What is financial assistance? Definition and example
Financial assistance is any type of monetary help or aid that a person, organization, or government receives. The financial assistance may be in the form of guarantees, loans, cost-sharing arrangements, subsidies, or welfare payments. Tax allowances, grants, and government bailouts of struggling companies are also examples of financial assistance.
In the world of public companies, financial assistance refers to help a company gives in purchasing its own shares. It may also include help in the purchase of the shares of its holding companies.
A public company is a company whose shares we, i.e., the ‘public,’ can buy on the stock market.
In many jurisdictions, helping in the purchase of shares is either illegal or restricted.
BusinessDictionary.com has the following definition of the term:
“Loans, loan guarantees, subsidies, tax allowances, cost sharing arrangements, or outright grants provided by third-parties (usually home or foreign government agencies).”
Lawmakers may approve financial assistance to avert a national disaster or help vulnerable people. Governments also provide financial assistance to protect part of the economy.
Types of financial assistance
Below are some of the most common types of financial assistance and a brief explanation of their meanings.
A grant is money that a local or national government, charity, organization, or person gives for a specific purpose.
Unlike loans, the receivers of grants do not have to pay back the money.
In most cases, grants are for home improvements, research, education, and community projects. Some organizations also award grants to help people set up their own business.
A subsidy is financial assistance that the government gives directly to farmers, companies, and organizations. They are usually to encourage the production of something, boost exports, or promote research.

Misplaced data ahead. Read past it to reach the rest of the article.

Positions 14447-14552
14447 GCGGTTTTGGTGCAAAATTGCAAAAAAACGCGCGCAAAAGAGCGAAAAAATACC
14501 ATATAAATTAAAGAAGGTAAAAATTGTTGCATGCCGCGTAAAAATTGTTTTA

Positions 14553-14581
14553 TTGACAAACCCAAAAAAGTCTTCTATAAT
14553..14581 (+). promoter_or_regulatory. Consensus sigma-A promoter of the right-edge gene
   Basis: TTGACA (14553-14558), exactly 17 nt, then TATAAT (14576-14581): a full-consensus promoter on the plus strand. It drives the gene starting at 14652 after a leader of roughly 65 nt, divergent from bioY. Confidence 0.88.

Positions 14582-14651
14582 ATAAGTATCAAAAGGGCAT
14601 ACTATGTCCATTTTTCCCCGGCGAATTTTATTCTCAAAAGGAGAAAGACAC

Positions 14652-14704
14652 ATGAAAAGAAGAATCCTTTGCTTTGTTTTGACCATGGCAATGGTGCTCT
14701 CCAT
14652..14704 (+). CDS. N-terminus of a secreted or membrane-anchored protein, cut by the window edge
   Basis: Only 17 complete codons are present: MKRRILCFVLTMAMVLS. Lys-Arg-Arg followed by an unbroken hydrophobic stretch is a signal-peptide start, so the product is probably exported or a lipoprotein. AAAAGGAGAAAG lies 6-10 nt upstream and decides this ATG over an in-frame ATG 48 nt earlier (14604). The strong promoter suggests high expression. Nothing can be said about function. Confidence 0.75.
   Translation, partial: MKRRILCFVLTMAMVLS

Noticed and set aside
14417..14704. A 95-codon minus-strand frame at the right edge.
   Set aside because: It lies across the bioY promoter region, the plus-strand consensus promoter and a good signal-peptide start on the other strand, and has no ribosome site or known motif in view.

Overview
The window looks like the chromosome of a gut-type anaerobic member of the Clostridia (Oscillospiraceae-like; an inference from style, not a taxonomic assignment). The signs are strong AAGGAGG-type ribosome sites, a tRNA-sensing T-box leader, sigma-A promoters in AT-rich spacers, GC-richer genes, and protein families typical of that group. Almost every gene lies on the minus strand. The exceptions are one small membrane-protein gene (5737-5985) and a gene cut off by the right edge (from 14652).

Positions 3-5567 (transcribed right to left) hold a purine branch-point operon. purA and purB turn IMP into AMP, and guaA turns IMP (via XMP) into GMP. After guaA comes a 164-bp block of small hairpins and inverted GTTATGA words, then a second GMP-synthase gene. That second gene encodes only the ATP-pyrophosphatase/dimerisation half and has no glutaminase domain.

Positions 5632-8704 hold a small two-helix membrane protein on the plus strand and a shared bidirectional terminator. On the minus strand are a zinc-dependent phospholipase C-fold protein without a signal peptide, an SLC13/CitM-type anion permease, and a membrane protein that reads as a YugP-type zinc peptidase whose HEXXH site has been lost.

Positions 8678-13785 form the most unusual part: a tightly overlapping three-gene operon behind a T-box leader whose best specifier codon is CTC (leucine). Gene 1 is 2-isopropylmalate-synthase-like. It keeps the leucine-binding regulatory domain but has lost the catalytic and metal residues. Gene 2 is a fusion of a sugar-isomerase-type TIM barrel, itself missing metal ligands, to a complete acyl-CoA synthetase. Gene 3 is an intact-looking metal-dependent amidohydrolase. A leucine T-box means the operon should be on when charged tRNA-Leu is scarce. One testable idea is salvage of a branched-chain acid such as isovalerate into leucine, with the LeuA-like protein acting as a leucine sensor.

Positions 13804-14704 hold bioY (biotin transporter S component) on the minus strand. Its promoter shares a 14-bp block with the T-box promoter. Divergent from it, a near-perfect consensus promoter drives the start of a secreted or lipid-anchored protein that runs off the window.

The government may also give subsidies to prevent bankruptcy, reduce unemployment, or make something more affordable.
In some countries, the government subsidizes, for example, its staple food. A staple food is a food that people eat routinely and in large quantities.
A staple food represents a dominant portion of a country’s standard diet. Rice in China, tortillas in Mexico, and sorghum in parts of Africa are examples of staple foods.
This type of financial assistance exists when a company or many companies in an industry are about to collapse.
During the 2007/8 Global Financial Crisis and the Great Recession that came after it, many banks nearly died. In fact, they would have died if the governments in Europe, North America, and other parts of the world had not saved them.
A bailout occurs when governments, i.e., taxpayers, save a dying company by injecting money into it.
Bailouts are one of the most controversial forms of financial assistance.
Many people disagreed that banks should get special treatment when much of their country’s industries had disappeared. The government had done nothing for those industries.
What infuriated taxpayers was that the giant bonuses that bankers used to receive soon came back.
In fact, many top executives in British banks continued getting giant bonuses while still under the taxpayer’s protection.
In many countries, we call people who get giant bonuses that are not tied to performance ‘fat cats.’
The term ‘welfare’ refers to financial assistance that people with limited resources receive from the government.
Welfare aims to ensure that everybody is physically and mentally healthy, secure, and comfortable.
In the United States, the term ‘to be on welfare’ means to be receiving financial assistance from the state.